“Our Learn to Skate Program is very comprehensive. We have a level dedicated to athletes that qualify for Special Olympics competition,” Costello said. “There was someone else originally teaching his class while I taught another the first time I met Treven. The first thing that caught my eye was that he came to his class holding a hockey stick. Coincidentally, I had my stick on the ice from coaching some hockey-based classes earlier in the day, so I brought my stick to his end and started to pass a few pucks with him.
“His original instructor had to step down for personal reasons, so I stepped in and took over his classes,” Costello continued. “I’ve been with him for a couple of years now doing skating lessons once a week on Saturdays and trying to keep him having fun, learning, and getting stronger. It’s been a fantastic experience.”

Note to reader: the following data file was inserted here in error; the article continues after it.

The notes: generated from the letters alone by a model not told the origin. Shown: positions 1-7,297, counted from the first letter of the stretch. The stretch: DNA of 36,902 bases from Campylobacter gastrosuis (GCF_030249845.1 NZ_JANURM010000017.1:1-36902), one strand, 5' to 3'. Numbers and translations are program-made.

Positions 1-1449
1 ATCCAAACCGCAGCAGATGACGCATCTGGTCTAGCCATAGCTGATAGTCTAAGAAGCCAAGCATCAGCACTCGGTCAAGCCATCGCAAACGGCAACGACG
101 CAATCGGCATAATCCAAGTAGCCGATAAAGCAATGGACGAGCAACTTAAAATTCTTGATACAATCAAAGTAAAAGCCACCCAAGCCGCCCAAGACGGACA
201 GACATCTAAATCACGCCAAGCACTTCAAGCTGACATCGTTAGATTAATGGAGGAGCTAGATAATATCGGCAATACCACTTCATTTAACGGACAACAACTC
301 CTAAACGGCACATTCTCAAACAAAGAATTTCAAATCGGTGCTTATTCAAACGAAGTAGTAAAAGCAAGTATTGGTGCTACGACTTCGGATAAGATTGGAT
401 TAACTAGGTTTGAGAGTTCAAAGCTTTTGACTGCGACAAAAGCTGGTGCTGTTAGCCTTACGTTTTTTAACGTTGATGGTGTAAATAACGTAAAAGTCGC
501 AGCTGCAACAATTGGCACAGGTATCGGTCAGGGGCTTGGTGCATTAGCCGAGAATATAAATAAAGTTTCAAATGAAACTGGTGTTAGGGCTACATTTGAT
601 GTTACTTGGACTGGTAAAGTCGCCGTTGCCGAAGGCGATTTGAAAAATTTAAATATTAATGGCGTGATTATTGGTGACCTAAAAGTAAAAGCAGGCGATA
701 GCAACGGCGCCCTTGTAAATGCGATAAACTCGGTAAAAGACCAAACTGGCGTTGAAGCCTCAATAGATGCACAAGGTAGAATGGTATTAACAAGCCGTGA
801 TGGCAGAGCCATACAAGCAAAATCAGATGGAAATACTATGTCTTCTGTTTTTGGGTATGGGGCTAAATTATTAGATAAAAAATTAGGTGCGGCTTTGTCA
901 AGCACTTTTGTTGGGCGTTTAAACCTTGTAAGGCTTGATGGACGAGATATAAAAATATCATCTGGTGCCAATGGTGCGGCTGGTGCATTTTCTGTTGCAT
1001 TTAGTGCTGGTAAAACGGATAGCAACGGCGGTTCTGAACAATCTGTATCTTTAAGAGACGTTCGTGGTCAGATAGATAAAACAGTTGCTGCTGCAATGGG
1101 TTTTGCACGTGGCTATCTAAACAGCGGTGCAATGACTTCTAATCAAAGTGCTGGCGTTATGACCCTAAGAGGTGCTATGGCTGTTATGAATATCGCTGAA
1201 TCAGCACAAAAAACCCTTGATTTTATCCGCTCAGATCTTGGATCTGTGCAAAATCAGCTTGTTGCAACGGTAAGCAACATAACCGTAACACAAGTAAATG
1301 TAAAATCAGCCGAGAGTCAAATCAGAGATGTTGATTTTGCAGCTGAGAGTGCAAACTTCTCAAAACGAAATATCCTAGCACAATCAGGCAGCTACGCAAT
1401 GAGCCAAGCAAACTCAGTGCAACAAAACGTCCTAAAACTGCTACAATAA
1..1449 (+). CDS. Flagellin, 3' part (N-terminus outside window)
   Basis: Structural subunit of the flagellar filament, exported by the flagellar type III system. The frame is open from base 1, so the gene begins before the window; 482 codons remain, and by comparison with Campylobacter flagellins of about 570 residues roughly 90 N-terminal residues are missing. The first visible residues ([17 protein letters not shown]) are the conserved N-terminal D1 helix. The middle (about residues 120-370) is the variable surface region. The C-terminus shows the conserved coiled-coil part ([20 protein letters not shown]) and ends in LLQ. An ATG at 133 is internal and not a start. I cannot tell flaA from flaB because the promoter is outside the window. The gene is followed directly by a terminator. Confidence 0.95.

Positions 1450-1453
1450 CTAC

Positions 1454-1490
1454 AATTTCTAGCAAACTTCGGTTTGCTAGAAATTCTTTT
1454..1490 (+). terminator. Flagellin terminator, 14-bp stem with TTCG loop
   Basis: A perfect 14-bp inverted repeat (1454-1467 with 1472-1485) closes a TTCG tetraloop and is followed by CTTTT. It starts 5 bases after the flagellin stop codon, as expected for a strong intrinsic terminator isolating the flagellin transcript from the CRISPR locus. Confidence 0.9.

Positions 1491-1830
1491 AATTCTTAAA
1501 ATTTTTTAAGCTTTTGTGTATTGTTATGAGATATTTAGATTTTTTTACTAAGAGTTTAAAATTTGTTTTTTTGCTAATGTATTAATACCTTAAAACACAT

“We explained to John that Treven really likes hockey and it’s very important to him,” Thompson elaborated. “Since that moment, John has really taken Treven under his wing, going as far as to help him pick out a new pair of skates this last year. We know John has a special place in Treven’s heart, and Treven has a special place in John’s, and are very appreciative of the relationship they have.
“After about three or four months of sessions and instructions, John expressed to us that if the rink was open and not being used that we should put some pads on him and shoot around,” Thompson continued. “For the first time in his life, he got to put full hockey gear on and shoot. He was ecstatic! Usually on Wednesday now, he and John will go and play some hockey.”
“One of the challenges of teaching Treven skating and hockey is that he loves hockey so much that he tries to emulate the Rush players. Specifically, he’ll skate for a little bit and then go for a ‘line change’, so he’ll head to the bench and sit for a bit,” Costello added with a chuckle. “After some time, I’ll tell him ‘OK buddy it’s our turn now,’ and we’ll work on some more skills and skating before he’s ready for another ‘line change’. It’s always a fun exchange.